per cent to 34 per cent. For secondary education Australia was below the OECD countries average whereas
Canada was above, but for completed tertiary education both were above the OECD average.
Compared with Australia, migrants qualifications for Canada are more highly skewed to university degrees.
Some 55 per cent of LSIC PAs reported having a degree compared to 43 per cent for LSIA2. On the other
hand migrants to Australia were more likely to hold a diploma, certificate, trade/college qualification (27%
for LSIA2 and 19% for LSIC). Overall, the proportions of migrants holding post-secondary school
qualifications are very similar, 74 per cent for Canada and 70 per cent for Australia (Figure 5).
Notwithstanding the higher proportion of migrants to Canada who have university degrees, as already
discussed, migrants to Canada face more difficulties in having their qualifications appropriately assessed and
recognised than migrants to Australia. Previous studies have found that professional migrants to Canada in
the 1990s did encounter difficulties in getting their foreign credentials assessed. It is likely that this will
continue to cause migrants to Canada to be less successful in acquiring employment in their profession or
skill area, and this may lead to some depreciation of their skills.

24

A Comparison of Australian and Canadian Migration Policies and Labour Market Outcomes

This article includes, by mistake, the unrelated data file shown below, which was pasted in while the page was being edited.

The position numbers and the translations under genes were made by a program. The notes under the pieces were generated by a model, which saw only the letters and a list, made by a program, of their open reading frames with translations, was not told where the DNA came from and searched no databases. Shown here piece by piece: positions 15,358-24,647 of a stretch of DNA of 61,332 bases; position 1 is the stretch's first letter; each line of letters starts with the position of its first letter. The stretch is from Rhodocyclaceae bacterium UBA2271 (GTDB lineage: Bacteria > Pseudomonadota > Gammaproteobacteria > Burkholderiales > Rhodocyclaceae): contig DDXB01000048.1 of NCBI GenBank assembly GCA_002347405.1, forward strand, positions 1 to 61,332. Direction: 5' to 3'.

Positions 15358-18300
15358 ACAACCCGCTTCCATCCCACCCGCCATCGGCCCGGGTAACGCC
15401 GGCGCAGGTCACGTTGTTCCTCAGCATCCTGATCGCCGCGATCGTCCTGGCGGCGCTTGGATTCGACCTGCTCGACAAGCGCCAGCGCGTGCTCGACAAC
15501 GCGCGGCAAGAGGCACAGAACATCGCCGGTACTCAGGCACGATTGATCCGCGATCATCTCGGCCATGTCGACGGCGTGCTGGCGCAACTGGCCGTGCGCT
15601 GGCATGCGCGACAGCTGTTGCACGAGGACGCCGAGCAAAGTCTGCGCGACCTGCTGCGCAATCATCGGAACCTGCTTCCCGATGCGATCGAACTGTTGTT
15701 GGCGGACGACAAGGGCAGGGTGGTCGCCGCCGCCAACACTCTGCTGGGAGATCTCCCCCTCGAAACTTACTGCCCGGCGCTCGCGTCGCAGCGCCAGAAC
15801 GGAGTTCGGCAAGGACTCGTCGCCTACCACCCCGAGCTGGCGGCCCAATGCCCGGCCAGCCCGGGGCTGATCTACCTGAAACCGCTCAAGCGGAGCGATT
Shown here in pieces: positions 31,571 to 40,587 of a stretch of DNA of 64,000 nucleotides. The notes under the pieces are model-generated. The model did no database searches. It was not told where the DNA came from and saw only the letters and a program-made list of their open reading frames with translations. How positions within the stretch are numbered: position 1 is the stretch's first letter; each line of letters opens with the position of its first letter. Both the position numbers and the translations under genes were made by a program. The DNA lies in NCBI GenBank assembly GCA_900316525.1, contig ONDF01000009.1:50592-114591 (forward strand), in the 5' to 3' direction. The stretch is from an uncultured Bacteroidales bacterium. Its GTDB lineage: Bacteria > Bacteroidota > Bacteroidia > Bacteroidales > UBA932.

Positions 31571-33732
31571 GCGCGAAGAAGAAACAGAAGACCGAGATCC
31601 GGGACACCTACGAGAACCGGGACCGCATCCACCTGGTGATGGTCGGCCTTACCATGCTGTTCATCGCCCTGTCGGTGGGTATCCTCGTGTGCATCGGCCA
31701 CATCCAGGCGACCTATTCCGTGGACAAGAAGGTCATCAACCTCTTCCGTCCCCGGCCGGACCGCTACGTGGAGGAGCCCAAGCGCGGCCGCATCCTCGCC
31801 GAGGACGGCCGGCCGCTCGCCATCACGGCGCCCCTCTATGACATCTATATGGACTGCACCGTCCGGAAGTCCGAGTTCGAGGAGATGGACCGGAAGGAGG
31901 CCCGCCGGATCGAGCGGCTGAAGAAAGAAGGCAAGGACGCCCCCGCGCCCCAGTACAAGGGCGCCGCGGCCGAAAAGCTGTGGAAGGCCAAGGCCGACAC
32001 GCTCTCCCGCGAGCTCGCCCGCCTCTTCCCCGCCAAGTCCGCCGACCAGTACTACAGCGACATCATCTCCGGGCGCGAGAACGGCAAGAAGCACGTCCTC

Figure 4:

Proportion of Specified Age Groups Who Had Completed Formal Education in


Australia and Canada: Whole Population, 2001

100

80

60

40

20

0
25-64

25-34

35-44
Australia

45-54

55-64

25-64

Completed At least Upper Secondary School

25-34

35-44
Canada

Attained Tertiary

Source OECD.

Figure 5:

Qualifications of MigrantsLSIA1, LSIA2 and LSIC (per cent)


P

100

80

60

40

20

0
LSIA 1

LSIA 2

University Degree
Year 12 (Finished high school)

LSIC
Diploma, certificate, trade/college
Less than Year 12

25

45-54

55-64

A Comparison of Australian and Canadian Migration Policies and Labour Market Outcomes

While only a rudimentary comparison is possible,23 it seems that for both Australia and Canada, about half of
all employed migrants were in the same occupation pre and post-immigration.
TP

PT

Language
Previous research has provided much evidence that proficiency in the local language is important if full use
is to be made of qualifications and experience in gaining suitable employment.
Under the Official Languages Act, Canada is officially a bilingual country and Canadians have the right to
receive federal government services in English or French. In Quebec, French is the official language and in
most cases, provincial and municipal services are provided in French. In the other Provinces and Territories,
English is the official language, and the availability of services in both official languages varies.
The importance of French, however, is not spread evenly across Canada. New Brunswick is the only
Province that is officially bilingual, and Quebec is the only Province where French is the official language.
In 2001, migration to Quebec and New Brunswick province was about 15 per cent and 0.3 per cent of the
total respectively.24 The relatively small proportion of French speaking migrants to Canada may have little
impact on labour market outcomes since it may be that self-selection causes French speaking migrants to
choose to move to Quebec. For example, In 2001, 47 per cent of migrants to Montreal spoke French,
compared with only 10 per cent of migrants overall.
TP

PT

Australia is an English speaking country although there are large minorities of non-English speaking